It makes perfect sense that if we have different catalogs, audiences will pick the catalog that seems most relevant to themselves. The catalog makes it more obvious that the provider is already thinking about that context. Meanwhile, the relevance of the content group, made clear by the catalog, makes the item of content in the group more valuable. In effect, for the right audience, a provider’s catalog is a portfolio of the provider’s collection.

5. Grow a reputation as a Provider

People who find good content are most likely to come back to the same place again when they want more.Their experience builds trust in the provider and confidence in their own use of the content. They like to use the same stores, the same channels, and the same brokers or agents, to help make getting things fast and easy with low risk of a disappointment.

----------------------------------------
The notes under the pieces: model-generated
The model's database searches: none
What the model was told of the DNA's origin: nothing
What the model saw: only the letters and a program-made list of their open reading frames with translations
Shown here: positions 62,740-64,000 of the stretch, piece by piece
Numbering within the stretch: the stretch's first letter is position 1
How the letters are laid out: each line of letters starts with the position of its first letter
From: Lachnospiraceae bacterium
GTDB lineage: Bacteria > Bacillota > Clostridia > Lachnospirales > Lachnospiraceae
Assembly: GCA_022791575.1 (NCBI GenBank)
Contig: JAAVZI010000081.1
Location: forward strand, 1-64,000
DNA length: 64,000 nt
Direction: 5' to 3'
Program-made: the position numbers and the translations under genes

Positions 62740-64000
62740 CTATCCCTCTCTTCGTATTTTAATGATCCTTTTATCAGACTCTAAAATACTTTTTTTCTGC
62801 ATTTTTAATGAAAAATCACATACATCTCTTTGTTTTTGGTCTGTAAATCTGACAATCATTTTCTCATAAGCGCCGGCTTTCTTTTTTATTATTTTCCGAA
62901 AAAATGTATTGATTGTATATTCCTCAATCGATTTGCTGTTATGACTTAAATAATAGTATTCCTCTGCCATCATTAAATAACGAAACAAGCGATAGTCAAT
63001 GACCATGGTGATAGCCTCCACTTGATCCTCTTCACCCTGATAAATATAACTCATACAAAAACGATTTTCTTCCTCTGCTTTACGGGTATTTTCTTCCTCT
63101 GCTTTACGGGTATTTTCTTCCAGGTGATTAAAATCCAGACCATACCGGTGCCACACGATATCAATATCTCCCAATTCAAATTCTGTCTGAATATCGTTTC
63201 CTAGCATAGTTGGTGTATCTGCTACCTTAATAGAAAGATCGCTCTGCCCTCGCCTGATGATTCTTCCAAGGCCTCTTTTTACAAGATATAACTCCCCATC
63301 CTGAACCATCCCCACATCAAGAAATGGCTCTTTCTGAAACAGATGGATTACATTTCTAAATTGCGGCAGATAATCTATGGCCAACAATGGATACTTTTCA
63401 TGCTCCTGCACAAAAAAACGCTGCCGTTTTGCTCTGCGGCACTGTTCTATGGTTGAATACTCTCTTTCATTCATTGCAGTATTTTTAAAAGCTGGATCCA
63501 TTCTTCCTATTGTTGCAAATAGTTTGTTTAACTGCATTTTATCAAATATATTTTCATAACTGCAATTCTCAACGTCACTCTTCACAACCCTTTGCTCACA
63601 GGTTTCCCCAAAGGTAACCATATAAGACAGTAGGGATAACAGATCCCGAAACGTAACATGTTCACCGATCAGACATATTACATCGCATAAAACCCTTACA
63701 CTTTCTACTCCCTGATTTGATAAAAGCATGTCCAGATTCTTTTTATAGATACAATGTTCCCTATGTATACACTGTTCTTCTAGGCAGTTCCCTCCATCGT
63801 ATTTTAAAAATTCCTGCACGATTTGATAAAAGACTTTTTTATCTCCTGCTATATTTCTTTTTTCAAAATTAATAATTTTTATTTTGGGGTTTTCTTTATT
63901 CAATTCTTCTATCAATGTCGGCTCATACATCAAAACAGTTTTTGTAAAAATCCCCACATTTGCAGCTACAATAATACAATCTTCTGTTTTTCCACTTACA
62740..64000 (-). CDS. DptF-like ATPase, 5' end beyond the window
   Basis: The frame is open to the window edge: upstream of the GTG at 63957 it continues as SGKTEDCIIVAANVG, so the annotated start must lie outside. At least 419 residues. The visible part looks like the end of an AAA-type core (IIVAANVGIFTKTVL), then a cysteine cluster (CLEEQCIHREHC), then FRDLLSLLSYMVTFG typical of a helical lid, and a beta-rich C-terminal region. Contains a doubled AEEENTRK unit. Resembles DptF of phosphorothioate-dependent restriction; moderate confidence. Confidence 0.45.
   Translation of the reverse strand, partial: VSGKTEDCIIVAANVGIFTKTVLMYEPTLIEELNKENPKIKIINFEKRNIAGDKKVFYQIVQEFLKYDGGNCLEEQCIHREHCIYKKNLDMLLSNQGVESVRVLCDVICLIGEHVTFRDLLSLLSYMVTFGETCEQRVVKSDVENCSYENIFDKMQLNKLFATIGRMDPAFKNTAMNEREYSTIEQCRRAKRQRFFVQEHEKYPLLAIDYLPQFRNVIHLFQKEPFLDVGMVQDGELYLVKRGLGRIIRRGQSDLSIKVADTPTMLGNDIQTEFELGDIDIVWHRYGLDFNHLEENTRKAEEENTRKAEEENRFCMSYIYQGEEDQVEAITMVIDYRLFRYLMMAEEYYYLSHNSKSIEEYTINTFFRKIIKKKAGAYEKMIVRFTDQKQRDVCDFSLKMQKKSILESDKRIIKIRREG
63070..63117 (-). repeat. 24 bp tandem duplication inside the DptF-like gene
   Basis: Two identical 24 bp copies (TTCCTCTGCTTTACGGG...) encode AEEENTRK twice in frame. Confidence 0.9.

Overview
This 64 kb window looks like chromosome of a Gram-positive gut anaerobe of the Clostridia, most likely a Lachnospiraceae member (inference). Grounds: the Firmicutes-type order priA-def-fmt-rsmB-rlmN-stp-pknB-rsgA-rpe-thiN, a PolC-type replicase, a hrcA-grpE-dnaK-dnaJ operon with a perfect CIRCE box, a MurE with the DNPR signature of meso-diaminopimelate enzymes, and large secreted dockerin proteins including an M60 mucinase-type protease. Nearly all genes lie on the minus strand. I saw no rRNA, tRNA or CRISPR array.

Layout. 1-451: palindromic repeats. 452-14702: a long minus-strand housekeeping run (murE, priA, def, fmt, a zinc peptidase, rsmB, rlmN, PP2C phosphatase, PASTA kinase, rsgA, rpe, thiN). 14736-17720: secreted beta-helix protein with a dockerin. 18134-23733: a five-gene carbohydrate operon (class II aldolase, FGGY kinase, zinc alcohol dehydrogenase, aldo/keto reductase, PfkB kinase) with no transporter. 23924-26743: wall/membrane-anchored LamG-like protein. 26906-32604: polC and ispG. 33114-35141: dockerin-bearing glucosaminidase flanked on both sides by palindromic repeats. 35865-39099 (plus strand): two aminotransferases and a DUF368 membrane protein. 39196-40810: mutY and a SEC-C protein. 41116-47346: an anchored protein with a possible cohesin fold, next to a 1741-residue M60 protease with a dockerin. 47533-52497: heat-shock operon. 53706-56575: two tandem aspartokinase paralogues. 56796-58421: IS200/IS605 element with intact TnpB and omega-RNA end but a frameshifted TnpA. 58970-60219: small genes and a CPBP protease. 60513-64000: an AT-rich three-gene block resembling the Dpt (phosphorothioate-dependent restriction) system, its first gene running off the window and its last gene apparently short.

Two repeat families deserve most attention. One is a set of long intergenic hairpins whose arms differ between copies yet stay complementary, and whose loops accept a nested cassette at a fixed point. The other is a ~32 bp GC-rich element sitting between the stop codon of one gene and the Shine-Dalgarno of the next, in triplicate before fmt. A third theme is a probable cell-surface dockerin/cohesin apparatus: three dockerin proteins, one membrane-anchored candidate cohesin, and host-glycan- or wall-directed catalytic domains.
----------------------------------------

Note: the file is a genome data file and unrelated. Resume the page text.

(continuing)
The best way to become the trusted source of good content is to be a good curator. That means, we take the steps to make a good catalog based on relevance to future use, and take the further steps to select the best examples of content for each type in the catalog.

Because content can be versatile, we can act as curators to produce multiple catalogs or portfolios from the same content collection, tailoring things to the particular audiences that we want to have or keep. But just like with broadcasting instead of with packaged goods, we don’t want to make and distribute a separate copy of everything for each user; that would give us all the burden of being a supplier. Instead, we want to give many users access to the same copy, wherever it is; that makes us the Provider; and if the location of the item changes, we just give all users access to the same new location.